From WW II history of Ukraina
March 2, 2014
Following the Invasion of Poland in September 1939, German and Soviet troops divided the territory of Poland. Thus, Eastern Galicia and Volhynia with their Ukrainian population became reunited with the rest of Ukraine. The unification that Ukraine achieved for the first time in its history was a decisive event in the history of the nation.
In 1940, Romania ceded Bessarabia and northern Bukovina in response to Soviet demands. The Ukrainian SSR incorporated northern and southern districts of Bessarabia, northern Bukovina, and the Hertsa region. But it ceded the western part of the Moldavian Autonomous Soviet Socialist Republic to the newly created Moldavian Soviet Socialist Republic. All these territorial gains were internationally recognised by the Paris peace treaties of 1947.
Soviet soldiers preparing rafts to cross the Dnieper (the sign reads “Give me Kiev!”) in the 1943 Battle of the Dnieper
German armies invaded the Soviet Union on 22 June 1941, thereby initiating four straight years of incessant total war. The Axis allies initially advanced against desperate but unsuccessful efforts of the Red Army. In the encirclement battle of Kiev, the city was acclaimed as a “Hero City”, because the resistance by the Red Army and by the local population was fierce. More than 600,000 Soviet soldiers (or one-quarter of the Soviet Western Front) were killed or taken captive there.
Although the majority of Ukrainians fought alongside the Red Army and Soviet resistance, some elements of the Ukrainian nationalist underground created an anti-Soviet nationalist formation in Galicia, the Ukrainian Insurgent Army (1942). At times it allied with the Nazi forces, it also carried out the massacres of ethnic Poles, and, after the war, continued to fight the USSR. Using guerrilla war tactics, the insurgents targeted for assassination and terror those who they perceived as representing, or cooperating at any level with, the Soviet state.
At the same time, the Ukrainian Liberation Army, another nationalist movement, fought alongside the Nazis.
In total, the number of ethnic Ukrainians who fought in the ranks of the Soviet Army is estimated from 4.5 million to 7 million.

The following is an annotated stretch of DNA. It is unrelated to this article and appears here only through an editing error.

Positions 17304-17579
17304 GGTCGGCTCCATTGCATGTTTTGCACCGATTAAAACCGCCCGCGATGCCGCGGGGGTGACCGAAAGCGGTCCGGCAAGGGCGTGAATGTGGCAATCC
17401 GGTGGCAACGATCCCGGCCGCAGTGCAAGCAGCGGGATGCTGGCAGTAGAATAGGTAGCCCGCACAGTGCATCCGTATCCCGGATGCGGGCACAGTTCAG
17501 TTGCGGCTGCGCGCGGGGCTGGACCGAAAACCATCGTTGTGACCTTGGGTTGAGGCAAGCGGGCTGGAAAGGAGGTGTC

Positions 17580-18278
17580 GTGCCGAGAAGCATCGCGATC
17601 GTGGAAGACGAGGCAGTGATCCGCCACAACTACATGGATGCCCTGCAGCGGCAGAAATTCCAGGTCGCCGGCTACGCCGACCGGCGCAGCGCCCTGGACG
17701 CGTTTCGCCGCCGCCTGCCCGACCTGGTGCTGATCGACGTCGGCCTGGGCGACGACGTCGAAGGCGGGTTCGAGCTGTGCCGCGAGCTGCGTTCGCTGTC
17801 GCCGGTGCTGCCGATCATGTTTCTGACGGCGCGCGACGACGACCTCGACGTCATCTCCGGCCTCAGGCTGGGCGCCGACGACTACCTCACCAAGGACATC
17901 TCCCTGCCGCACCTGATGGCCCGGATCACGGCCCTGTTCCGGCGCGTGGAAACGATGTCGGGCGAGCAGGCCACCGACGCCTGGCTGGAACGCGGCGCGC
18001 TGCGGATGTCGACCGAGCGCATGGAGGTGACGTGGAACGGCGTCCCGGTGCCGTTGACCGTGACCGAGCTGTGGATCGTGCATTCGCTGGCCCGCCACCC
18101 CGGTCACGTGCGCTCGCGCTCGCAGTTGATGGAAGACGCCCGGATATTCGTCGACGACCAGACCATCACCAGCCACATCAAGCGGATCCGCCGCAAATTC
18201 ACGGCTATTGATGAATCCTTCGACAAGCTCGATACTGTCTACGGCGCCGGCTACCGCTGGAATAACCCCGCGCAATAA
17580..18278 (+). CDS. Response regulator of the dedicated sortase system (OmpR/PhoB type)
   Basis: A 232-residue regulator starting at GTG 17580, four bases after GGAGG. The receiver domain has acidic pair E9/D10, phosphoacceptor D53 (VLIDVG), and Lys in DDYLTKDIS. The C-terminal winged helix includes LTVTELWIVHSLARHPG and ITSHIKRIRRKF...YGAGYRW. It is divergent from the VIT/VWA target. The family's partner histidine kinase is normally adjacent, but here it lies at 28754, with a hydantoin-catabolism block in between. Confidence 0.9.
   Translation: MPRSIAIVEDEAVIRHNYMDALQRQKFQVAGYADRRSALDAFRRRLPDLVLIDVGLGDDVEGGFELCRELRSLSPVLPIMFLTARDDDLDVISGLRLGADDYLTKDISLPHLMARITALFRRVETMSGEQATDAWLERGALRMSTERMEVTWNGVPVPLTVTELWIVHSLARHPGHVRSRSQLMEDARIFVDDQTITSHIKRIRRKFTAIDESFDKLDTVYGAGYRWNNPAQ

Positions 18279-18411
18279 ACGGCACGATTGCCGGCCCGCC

The pro-Soviet partisan guerrilla resistance in Ukraine is estimated to number at 47,800 from the start of occupation to 500,000 at its peak in 1944; with about 50% being ethnic Ukrainians.
Generally, the Ukrainian Insurgent Army’s figures are not very reliable, with figures ranging anywhere from 15,000 to as much as 100,000 fighters.
Most of the Ukrainian SSR was organised within the Reichskommissariat Ukraine, with the intention of exploiting its resources and eventual German settlement. Initially, some western Ukrainians, who had only joined the Soviet Union in 1939 under pressure, hailed the Germans as liberators. But brutal German rule in the occupied territories eventually turned its supporters against them. Nazi administrators of conquered Soviet territories made little attempt to exploit the dissatisfaction of Ukraine with Stalinist political and economic policies.Instead, the Nazis preserved the collective-farm system, systematically carried out genocidal policies against Jews, deported men to work in forced labour camps in Germany, and began a systematic depopulation of Ukraine (along with Poland) to prepare it for German colonisation. They blockaded the transport of food on the Kiev River.
The vast majority of the fighting in World War II took place on the Eastern Front. It has been estimated that 93% of all German casualties took place on the Eastern Front. The total losses inflicted upon the Ukrainian population during the war are estimated between five and eight million, including over half a million Jews killed by the Einsatzgruppen, sometimes with the help of local collaborators. Of the estimated 8.7 million Soviet troops who fell in battle against the Nazis, 1.4 million were ethnic Ukrainians Victory Day is celebrated as one of ten Ukrainian national holidays.